"They just checked our bag, and that was it, and then they patted us down," said Yasmeen Hussain of London. "It was very efficient; very organized. It's a lot more organized than I thought it would be."

"I think it's probably, just looking, one of the safest places to be, probably," said Shelly Pappas of Houston. "I'm not worried about security at all. I'm not. I feel pretty safe."

Each year, the police department assigns thousands of extra patrol officers to the festivities to control the crowd and watch for any signs of trouble. Visitors will see heavily armed counterterrorism teams and bomb-sniffing dogs. Rooftop patrols and NYPD helicopters will keep an eye on the crowd and plainclothes officers will blend in with revelers.

"Times Square is probably the safest place in New York City on New Year's Eve,'' O'Neill said.

The bomb squad and a unit specializing in chemical and biological threats will sweep hotels, theaters, construction sites and parking garages. They also will patrol the Times Square subway station and certain exits will be blocked off.

The NYPD will also rely on a network of thousands of closed-circuit security cameras blanketing lower Manhattan, parts of midtown Manhattan and the subway system.

"This sophisticated network of closed-circuit TV feeds 911 calls, suspicious package alerts and radiation level readings," O'Neill. "This works in real-time to send messages to police and security personnel."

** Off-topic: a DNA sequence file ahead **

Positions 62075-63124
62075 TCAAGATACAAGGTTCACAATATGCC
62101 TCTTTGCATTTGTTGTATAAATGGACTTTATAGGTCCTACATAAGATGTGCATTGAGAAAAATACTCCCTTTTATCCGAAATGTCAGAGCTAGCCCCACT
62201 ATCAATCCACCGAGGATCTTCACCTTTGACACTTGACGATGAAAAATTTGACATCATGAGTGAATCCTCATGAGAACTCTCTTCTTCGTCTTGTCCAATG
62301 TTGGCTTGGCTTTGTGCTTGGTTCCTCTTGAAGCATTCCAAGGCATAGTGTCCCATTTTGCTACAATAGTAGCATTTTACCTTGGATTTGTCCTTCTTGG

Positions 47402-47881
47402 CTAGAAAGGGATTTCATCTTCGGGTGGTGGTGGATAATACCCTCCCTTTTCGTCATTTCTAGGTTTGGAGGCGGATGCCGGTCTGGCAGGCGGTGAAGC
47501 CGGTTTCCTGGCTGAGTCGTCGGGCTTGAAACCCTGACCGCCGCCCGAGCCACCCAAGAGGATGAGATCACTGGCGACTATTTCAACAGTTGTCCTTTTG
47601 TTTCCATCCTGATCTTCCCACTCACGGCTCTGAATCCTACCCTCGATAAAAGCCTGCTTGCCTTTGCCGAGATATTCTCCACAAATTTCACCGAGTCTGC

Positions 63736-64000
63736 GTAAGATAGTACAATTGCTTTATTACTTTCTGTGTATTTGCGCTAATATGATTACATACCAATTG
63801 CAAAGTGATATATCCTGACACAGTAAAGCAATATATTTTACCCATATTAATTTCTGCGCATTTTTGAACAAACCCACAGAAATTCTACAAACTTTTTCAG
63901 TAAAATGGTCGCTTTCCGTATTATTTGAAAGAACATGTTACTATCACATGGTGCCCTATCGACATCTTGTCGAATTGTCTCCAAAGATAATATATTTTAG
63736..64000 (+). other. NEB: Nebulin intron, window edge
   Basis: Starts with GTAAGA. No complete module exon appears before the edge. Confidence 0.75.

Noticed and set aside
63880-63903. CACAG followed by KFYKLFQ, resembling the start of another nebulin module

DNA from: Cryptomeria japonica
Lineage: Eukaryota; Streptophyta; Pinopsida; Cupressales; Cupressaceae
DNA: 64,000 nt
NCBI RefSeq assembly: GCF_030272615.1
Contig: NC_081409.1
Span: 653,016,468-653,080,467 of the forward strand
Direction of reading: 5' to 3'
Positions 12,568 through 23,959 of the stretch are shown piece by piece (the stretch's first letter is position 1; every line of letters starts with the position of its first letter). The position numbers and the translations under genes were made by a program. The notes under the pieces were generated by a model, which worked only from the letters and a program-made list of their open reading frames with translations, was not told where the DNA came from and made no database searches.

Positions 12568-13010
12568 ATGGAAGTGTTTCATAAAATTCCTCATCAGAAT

Street Closures/Mass Transit

In addition to the tight security, there will be numerous street closures and parking restrictions.

Beginning at 1:30 p.m., Seventh Avenue between 41st and 59th streets, Broadway from 47th to 59th streets and 43rd to 47th streets from Sixth to Eighth avenue was closed.

Additional closures started at 6:30 p.m. Police said they would close off cross-town streets between Sixth and Eighth avenues from 37th to 41st streets, 49th to 59th streets and 48th Street from Fifth to Ninth avenues.

Metro-North, Long Island Rail Road, NJ TRANSIT and PATH ran extra trains for New Year's Eve revelers. For more information, click here.

The Cleanup

After the show, sanitation crews got to work cleaning up from the celebration, working through the night to rid the area of an estimated 50 tons of garbage including confetti, party hats and other leftovers from the revelry.

This year, 178 sanitation workers were on the job along with 26 mechanical sweepers and 25 collection trucks and leaf blower.

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(TM and © Copyright 2014 CBS Radio Inc. and its relevant subsidiaries. CBS RADIO and EYE Logo TM and Copyright 2014 CBS Broadcasting Inc. Used under license. All Rights Reserved. This material may not be published, broadcast, rewritten, or redistributed. The Associated Press contributed to this report.)